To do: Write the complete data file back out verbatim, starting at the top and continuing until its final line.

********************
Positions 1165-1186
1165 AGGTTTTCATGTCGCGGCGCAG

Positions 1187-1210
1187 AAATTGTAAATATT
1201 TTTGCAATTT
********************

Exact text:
Positions 1165-1186
1165 AGGTTTTCATGTCGCGGCGCAG

Positions 1187-1210
1187 AAATTGTAAATATT
1201 TTTGCAATTT